The Arizona Attorney General's Office no longer is actively investigating the Feb. 18 capture and subsequent euthanization of an endangered jaguar.

The state office stopped its investigation soon after the U.S. Fish and Wildlife Service announced April 2 it would launch its own criminal investigation of the jaguar capture, said Anne Hilby, spokeswoman for the Attorney General's Office.

"So we don't have two agencies doing the same work, we've essentially turned it over to them," Hilby said.

The decision bothered leaders of two environmental groups that have sued the U.S. Fish and Wildlife Service over its policies on the endangered jaguar.

Eva Sargent, Southwest director of Defenders of Wildlife, said the service is not independent enough to be the only agency investigating the capture and subsequent euthanization of the jaguar, known as Macho B.

"We're really disappointed that the Arizona attorney general dropped out because they seemed like a disinterested party," Sargent said.

Kieran Suckling, executive director of the Center for Biological Diversity, said that while the law-enforcement branch of the service may do a good investigation, it could also become too focused on whether criminal violations occurred, ignoring significant bureaucratic errors.

In a written statement about the attorney general's decision, Arizona Game and Fish did not object to it.

"The Arizona Game and Fish Department welcomes and is fully cooperating with all federal and state investigations," the statement said in part (see box for complete statement).

Two Game and Fish biologists found Macho B captured in a snare in a remote area northwest of Nogales, Ariz., on Feb. 18. The snares were set as part of a Game and Fish study of bears and mountain lions in the Arizona-Mexico border region.

The biologists checking the snares found the jaguar, sedated him and put a radio collar on him before allowing him to walk away about six hours later. Members of the Borderlands Jaguar Detection Project tracked Macho B — the only known wild jaguar in the United States — by Internet. Several days after the capture, the jaguar stopped moving much, and on March 1 a team went looking for him to evaluate his condition.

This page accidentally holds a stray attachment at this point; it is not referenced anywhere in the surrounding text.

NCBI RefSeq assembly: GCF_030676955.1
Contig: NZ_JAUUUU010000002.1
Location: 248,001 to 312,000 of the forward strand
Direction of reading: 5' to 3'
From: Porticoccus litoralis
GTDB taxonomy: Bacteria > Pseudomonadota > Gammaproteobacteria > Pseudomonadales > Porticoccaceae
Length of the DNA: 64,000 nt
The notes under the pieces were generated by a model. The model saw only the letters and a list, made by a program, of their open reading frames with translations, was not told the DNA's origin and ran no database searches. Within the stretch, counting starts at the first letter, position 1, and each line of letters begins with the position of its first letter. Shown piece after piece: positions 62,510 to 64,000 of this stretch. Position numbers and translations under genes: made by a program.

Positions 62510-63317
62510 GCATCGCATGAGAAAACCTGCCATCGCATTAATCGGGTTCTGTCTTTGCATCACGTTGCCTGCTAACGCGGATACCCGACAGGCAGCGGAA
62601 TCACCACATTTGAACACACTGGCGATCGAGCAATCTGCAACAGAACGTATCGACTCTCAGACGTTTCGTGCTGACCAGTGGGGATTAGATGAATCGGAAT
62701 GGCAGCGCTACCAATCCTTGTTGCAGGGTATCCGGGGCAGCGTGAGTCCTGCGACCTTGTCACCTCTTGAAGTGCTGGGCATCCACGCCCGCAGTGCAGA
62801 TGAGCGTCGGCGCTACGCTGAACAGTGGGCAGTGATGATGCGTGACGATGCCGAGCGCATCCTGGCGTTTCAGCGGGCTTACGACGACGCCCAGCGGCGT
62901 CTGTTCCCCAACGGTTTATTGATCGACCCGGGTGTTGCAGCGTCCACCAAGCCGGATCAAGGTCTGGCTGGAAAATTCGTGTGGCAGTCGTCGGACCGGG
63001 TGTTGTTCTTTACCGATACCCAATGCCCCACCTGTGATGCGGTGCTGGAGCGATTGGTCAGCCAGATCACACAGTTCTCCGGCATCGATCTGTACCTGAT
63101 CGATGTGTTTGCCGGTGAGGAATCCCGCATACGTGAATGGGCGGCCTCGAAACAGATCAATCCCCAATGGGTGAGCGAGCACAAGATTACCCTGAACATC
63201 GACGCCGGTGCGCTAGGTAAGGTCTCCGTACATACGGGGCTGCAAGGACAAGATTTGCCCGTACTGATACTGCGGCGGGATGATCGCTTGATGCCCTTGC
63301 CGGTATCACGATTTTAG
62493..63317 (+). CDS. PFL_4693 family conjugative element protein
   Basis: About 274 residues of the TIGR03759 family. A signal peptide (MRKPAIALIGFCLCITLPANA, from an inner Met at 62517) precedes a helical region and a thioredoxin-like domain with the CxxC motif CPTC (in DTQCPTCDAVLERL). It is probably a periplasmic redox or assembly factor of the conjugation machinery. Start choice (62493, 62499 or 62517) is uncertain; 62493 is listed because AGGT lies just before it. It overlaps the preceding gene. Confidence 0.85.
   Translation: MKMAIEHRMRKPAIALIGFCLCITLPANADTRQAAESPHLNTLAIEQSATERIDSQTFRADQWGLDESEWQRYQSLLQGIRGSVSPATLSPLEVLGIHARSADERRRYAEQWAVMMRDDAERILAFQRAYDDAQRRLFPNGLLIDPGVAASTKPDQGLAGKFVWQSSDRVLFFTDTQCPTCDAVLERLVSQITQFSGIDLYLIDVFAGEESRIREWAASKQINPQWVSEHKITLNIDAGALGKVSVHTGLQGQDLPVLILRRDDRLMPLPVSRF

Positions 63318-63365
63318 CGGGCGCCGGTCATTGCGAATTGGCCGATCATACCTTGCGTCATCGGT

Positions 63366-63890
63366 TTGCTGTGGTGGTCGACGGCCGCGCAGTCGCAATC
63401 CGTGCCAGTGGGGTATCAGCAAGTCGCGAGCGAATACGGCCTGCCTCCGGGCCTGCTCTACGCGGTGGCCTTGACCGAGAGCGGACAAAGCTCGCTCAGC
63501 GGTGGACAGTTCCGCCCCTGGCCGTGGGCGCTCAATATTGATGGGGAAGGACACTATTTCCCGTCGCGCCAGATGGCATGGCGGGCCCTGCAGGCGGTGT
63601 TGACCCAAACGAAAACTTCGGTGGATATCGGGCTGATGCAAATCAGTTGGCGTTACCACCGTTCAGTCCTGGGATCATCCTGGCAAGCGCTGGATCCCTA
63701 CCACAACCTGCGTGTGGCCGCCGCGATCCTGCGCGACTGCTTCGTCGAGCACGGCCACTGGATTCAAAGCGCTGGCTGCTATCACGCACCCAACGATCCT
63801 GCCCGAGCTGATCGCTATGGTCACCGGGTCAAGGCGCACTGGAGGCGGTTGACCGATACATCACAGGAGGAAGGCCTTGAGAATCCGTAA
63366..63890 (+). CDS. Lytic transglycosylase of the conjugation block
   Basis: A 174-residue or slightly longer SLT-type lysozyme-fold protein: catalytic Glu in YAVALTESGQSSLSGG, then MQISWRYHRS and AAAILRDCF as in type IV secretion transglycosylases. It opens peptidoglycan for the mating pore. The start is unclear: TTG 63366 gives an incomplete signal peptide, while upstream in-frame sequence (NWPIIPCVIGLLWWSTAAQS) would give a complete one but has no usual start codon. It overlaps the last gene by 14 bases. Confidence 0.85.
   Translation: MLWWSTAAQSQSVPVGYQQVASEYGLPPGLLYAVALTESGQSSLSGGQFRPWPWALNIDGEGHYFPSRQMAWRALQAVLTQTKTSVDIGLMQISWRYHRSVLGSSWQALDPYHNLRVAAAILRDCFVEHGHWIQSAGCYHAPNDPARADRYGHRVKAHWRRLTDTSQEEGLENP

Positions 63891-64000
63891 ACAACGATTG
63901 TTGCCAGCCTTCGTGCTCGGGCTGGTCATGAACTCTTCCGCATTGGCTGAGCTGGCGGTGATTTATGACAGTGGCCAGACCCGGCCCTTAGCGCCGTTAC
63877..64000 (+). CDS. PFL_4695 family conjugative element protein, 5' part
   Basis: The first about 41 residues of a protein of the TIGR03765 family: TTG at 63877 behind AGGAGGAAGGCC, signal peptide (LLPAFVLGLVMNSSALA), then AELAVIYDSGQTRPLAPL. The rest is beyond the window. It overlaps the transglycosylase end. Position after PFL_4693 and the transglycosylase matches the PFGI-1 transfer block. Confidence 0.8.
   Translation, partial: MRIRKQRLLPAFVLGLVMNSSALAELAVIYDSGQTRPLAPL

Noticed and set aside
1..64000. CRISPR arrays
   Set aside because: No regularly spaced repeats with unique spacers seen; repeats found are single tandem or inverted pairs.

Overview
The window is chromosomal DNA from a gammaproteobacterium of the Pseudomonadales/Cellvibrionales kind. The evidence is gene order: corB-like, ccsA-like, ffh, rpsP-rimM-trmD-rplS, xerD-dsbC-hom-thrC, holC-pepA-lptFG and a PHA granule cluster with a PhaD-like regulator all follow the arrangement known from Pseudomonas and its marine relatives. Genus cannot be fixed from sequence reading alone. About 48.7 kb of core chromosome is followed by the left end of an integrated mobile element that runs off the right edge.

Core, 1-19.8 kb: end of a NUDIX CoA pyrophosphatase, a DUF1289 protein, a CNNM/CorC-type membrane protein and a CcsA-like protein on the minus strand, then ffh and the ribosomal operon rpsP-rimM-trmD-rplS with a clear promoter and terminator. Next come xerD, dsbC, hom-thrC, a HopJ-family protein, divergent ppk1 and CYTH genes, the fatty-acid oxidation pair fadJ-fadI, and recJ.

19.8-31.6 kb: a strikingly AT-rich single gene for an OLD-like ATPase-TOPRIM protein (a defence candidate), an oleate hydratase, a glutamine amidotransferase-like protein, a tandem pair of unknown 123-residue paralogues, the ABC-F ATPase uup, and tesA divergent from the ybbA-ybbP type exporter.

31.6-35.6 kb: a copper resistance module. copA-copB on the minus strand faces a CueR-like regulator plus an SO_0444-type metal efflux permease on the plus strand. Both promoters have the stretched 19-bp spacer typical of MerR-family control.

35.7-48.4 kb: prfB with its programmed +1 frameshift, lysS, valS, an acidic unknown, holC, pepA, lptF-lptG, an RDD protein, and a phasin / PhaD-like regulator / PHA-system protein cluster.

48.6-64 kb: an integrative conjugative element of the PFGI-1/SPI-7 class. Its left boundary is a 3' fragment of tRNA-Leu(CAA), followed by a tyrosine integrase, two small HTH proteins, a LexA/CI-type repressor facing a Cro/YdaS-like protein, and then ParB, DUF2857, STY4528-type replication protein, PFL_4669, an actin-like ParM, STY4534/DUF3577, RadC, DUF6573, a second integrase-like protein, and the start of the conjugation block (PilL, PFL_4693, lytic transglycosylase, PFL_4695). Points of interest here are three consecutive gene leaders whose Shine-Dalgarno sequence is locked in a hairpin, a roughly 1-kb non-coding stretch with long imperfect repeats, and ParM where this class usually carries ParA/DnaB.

On March 2, the team was able to recapture Macho B, who was in much worse condition than when initially captured. They flew him to the Phoenix Zoo, where he was determined to have suffered kidney failure and was euthanized.

On March 31, Arizona Game and Fish announced it would investigate the capture. But the next day, April 1, citing new information, the department announced the Attorney General's Office had agreed to take over the investigation.

The day after that, April 2, the U.S. Fish and Wildlife Service announced its own criminal investigation. That inquiry is looking into all aspects of the incident from events preceding the capture, to the decision to euthanize and whether appropriate permits were in order, said Nicholas Chavez, the special agent in charge of the Fish and Wildlife Service's Southwest law-enforcement office in Albuquerque.

The service's investigation is the top priority for the federal agents pursuing it, he said.

"This will be their main investigation," Chavez said.

The Attorney General's Office will wait to see what the Fish and Wildlife Service inquiry turns up before deciding whether to continue its own investigation, Hilby said.

"If there were unanswered questions, we'd continue," she said.

Arizona Game and Fish statement

At the request of the Arizona Game and Fish Department, the Arizona Attorney General's Office agreed on April 1 to independently conduct a review of the facts and circumstances related to the initial capture of the jaguar known as Macho B. The following day, April 2, the U.S. Fish and Wildlife Service announced that it had also begun a federal investigation.

Subsequently, the Department was informed that the USFWS and the Arizona Attorney General's Office had talked and the Attorney General's Office deferred to the USFWS, satisfied with the level of investigation intended by the USFWS, although the state's investigation would remain open pending the outcome of the federal investigation.

The Arizona Game and Fish Department welcomes and is fully cooperating with all federal and state investigations.

In the event any federal or state investigation reveals any inappropriate conduct or actions, the Arizona Game and Fish Commission and Department will take appropriate measures.

Contact reporter Tim Steller at or 807-8427.